Director hopes Junction will one day rejoin P&Z

Published 7:25 am Saturday, December 16, 2017

JUNCTION CITY — Despite not participating with the Danville-Boyle County Planning and Zoning Commission, the Junction City Council got a visit from Director Steve Hunter Thursday night.

“I wanted to come tell you that I’m here. I really do work for the whole county. I understand planning and zoning in the small cities and the big cities,” Hunter said.

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Junction City withdrew from Planning and Zoning in 2009. In spite of that, Hunter said he wants to work with the city, if possible.

“I hope I can work with you guys. I would love to be director for you, too, if you saw fit,” Hunter said, but said he didn’t want to try to push the city to come back to the commission. “I don’t know the history. Someday I really do want to understand what all happened.”

Since arriving, Hunter has been making some changes. He’s created a list of things to get done, which he shared with the council. He’s lowered some of the fees to prices he considers fair and more comparable to other cities in the state.

He said he has been asked about changing zoning permit fees. For now, those will stay the same, Hunter said, as those are the biggest way P&Z funds itself.

“We’re going to talk about those. The planning commission has made me understand that we might be able to lower those fees if we can find a way to fund the planning commission differently. Right now, it would have been too difficult to lower those,” he said.

Hunter said he has plans to review some of P&Z’s ordinances and regulations, in an effort to make things easier for people.

“I don’t want to be critical of things in our county, but our zoning ordinance is very dated,” Hunter said. “And our comprehensive plan has a few things I think need to be changed. But our subdivision regs are ancient.”

Mayor Jim Douglas agreed, as Hunter continued. He said he wanted to make the plat process and the zoning ordinance simpler.

“The zoning ordinance was written, I think, back in the day, honestly, for Danville. It doesn’t feel like it would fit a town like your town or Perryville. It really doesn’t work well in the county, in certain areas,” Hunter said. “I’m digging into the zoning ordinance … I’m going to propose the zoning ordinance be rewritten.”

He said it might need to be a slightly different ordinance for each area, instead of a one-size-fits-all type.

Hunter asked if the council had any questions or thoughts. Some commended the changes. Others commented that, in the past, P&Z had been less than helpful.

“It always seemed more of a hindrance to get something done,” said council member Pete Kendrick.

Hunter said he didn’t want things to be that way, but instead he wants the staff to take time with people who come there for help. He told the council that he had even gotten rid of pamphlets with applications that are handed to people because he wanted to be able to talk them through the process.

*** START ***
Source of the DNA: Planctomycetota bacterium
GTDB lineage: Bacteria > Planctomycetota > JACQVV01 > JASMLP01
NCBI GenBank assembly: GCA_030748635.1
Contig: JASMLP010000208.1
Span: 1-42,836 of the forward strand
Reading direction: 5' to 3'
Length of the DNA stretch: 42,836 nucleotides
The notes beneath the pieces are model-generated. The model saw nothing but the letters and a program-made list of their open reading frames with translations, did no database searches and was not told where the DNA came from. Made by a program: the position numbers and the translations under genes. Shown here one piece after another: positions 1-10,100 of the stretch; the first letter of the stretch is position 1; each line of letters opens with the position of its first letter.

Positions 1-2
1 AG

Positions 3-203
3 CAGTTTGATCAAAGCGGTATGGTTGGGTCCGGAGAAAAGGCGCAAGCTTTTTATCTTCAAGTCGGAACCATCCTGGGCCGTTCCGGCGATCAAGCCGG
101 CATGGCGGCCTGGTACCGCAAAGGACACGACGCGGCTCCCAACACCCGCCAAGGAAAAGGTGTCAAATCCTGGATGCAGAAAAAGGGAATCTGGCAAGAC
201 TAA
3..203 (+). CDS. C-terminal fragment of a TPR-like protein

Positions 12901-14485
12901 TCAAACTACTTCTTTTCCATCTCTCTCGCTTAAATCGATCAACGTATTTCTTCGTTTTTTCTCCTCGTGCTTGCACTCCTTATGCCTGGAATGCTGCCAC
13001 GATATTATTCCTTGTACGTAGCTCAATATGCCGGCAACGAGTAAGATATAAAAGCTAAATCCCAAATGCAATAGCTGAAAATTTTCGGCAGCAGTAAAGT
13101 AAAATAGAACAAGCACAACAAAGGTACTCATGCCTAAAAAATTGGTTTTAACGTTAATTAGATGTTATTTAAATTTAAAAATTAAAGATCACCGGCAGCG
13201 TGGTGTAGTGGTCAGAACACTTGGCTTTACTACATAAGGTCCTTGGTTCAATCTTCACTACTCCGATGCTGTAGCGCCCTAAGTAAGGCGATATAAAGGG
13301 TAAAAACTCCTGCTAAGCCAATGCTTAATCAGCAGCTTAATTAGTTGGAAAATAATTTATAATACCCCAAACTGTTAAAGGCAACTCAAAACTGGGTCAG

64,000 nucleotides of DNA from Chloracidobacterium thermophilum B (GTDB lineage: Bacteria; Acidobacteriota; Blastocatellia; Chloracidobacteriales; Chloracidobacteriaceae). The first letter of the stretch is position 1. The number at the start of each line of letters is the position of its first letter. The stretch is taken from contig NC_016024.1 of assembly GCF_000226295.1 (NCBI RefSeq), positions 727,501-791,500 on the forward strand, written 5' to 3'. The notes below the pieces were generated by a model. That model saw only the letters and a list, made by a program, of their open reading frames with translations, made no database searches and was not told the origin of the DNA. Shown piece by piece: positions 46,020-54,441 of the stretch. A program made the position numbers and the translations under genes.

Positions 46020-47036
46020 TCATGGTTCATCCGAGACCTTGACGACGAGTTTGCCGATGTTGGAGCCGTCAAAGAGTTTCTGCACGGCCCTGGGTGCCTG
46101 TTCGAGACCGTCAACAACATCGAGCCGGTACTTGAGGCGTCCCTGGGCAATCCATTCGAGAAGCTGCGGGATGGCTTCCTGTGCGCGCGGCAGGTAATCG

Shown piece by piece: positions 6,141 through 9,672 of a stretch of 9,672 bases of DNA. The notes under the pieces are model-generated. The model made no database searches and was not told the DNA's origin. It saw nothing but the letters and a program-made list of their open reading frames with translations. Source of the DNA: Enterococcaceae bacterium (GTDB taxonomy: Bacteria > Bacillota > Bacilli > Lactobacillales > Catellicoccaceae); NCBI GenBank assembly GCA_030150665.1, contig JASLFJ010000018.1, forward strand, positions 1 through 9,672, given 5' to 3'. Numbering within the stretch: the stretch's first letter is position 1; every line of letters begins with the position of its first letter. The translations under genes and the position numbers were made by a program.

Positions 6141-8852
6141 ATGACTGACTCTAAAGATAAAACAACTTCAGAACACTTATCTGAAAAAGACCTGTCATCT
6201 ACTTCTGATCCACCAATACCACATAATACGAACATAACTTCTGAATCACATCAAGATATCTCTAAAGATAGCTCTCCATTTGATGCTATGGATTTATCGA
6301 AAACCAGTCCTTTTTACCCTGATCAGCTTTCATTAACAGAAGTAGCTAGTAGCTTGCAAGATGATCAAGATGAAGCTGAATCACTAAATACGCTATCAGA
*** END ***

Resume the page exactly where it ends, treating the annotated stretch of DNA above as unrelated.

“Passing a pamphlet out and an application and saying, ‘Hey, it’s $280 bucks, holler at us when you’re ready’ — people don’t come away happy,” Hunter said. “This stuff’s complicated. You’ve got to walk them in, show them the variance. Show them the fee … I think the days of pushing pamphlets out the windows — it feels too regulatory for me.”

Hunter said P&Z has also gotten rid of pink laminated zoning-change signs.

“We’re trying to bring people in the office, sit down. If you’ve got an issue, we’ll talk with you,” Hunter said.

Council member Kenny Baldwin said he would like to see everything more consistent for every property owner than it had been in the past. Hunter said consistency would be a goal of his, as well

“You’ve got to treat people fair, you’ve got to be uniform, or it’s just going to backfire,” Hunter said. “I understand, I didn’t adopt these ordinances and if that’s our rules we’ve got to sort of follow them. But I think right now, we’ve got to fix some of the books.”

He said he didn’t want the P&Z process to be tense for people.

“This is complicated stuff … At the end of the day, you’ve got to remember, that is their property,” Hunter said. “I tell my staff, ‘If someone comes in and they’re getting a building permit to put an addition on their house, it’s the biggest thing going on in their life. For us to just brush it off like they’re bothering us or it’s not a big deal — a zone change, or someone dropping $275, it’s a big deal. Just treat them right.’”

Hunter said he didn’t want to push, but he did hope that someday Junction City would reconsider joining the Planning and Zoning Commission again. He understands it might take time.

“Down the road, if we can get back together, that’d be great to me. I think it’s important that Junction be in. You all are the front door to the county. We’re on a main road. I think it’s important that we want to work together,” Hunter said. “But we have to figure out what’s best for Junction and what’s best for Danville. This one-size-fits-all is not going to work in this county.”